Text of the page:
Intelligence agencies that discover a threat to a person’s life or safety are obliged to alert the intended target in most cases as long as they can do so without compromising intelligence sources and methods, a new intelligence community directive instructs.
A U.S. intelligence agency “that collects or acquires credible and specific information indicating an impending threat of intentional killing, serious bodily injury, or kidnapping directed at a person or group of people shall have a duty to warn the intended victim or those responsible for protecting the intended victim, as appropriate,” the new directive states. “This includes threats where the target is an institution, place of business, structure, or location.”
Remarkably, “the term intended victim includes both U.S. persons… and non-U.S. persons.”
The “duty to warn” obligation, which in principle dates back at least several decades, was formally established last month by Director of National Intelligence James R. Clapper in Intelligence Community Directive 191, July 21, 2015.
It is not binding in all circumstances, however. Notification of the target would be waived if it “would unduly endanger U.S. government personnel, sources, methods, intelligence operations, or defense operations.”
The notification requirement also does not apply in cases where the threat emanates from the U.S. government itself, whether in combat operations or in “covert” targeted killing programs. Thus, the directive states that the requirement would be appropriately waived when “There is a reasonable basis for believing that the intended victim is a terrorist, a direct supporter of terrorists, an assassin, a drug trafficker, or involved in violent crimes.”
Likewise, no notification would be required in cases where “The intended victim is at risk only as a result of the intended victim’s participation in an insurgency, insurrection, or other armed conflict.” Nor is notice needed when the intended victim “is already aware of the specific threat.”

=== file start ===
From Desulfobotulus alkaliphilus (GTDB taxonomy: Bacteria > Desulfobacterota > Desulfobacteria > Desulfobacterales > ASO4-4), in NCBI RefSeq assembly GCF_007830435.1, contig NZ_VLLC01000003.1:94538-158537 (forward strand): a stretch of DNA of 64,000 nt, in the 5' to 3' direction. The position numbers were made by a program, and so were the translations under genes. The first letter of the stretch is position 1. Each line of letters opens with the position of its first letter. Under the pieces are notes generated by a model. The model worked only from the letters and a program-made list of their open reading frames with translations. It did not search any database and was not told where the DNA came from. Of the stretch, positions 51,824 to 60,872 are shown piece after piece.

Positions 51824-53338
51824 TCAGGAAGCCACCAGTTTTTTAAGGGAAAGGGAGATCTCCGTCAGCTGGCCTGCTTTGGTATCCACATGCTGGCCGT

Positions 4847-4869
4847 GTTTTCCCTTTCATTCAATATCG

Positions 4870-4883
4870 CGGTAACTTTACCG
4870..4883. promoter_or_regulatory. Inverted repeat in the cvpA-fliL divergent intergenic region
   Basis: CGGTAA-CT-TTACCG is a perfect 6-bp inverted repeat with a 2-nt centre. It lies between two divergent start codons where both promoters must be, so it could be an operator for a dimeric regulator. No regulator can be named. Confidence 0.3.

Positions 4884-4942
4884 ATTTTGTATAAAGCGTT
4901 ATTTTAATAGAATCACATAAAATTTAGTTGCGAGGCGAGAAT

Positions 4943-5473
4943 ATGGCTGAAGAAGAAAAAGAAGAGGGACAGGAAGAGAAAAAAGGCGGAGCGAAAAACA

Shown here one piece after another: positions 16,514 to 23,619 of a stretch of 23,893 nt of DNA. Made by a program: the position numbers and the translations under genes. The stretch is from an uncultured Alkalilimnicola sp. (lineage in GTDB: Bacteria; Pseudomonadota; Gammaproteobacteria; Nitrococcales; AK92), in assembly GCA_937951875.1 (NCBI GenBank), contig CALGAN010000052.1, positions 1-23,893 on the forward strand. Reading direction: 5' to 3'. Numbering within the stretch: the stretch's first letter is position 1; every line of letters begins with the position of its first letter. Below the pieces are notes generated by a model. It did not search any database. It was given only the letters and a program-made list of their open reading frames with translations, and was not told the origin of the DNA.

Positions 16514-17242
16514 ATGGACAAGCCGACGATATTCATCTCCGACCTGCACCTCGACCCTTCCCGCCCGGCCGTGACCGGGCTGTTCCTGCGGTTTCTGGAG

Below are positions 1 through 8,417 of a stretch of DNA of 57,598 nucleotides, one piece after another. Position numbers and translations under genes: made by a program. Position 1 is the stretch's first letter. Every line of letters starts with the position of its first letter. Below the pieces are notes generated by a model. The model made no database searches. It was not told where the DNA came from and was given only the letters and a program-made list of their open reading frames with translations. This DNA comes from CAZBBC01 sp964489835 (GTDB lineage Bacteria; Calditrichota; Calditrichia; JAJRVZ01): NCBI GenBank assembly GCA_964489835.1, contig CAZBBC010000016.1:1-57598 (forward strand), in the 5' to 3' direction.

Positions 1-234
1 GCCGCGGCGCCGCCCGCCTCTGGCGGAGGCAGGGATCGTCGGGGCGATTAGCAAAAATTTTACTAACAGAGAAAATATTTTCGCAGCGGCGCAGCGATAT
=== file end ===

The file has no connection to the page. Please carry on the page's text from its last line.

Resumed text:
The “duty to warn” requirement seems to be an obligation that has been voluntarily assumed by the U.S. intelligence community, perhaps for moral or prudential reasons. In other contexts where there are similar requirements for professionals to breach confidentiality and to warn of credible threats (most notably mental health care), they are rooted in case law. But no comparable legal precedent or statutory requirement appears to exist in the intelligence context that would compel agencies to act in this way. The legal authorities cited in the new DNI directive — the National Security Act and executive order 12333 — do not specifically mention the duty to warn.
If necessary to protect sources and methods, “communication of threat information to the intended victim may be delivered anonymously,” the new DNI directive says.
Former U.S. intelligence officer Rick Francona recalled being part of a CIA covert action team in northern Iraq in 1995 that was tasked one day to warn an American living there that he had been targeted for death by Iranian Revolutionary Guards because of his Christian missionary activity.
Francona and his heavily armed CIA team knocked on the incredulous American’s door and introduced themselves: “We’re from the State Department.”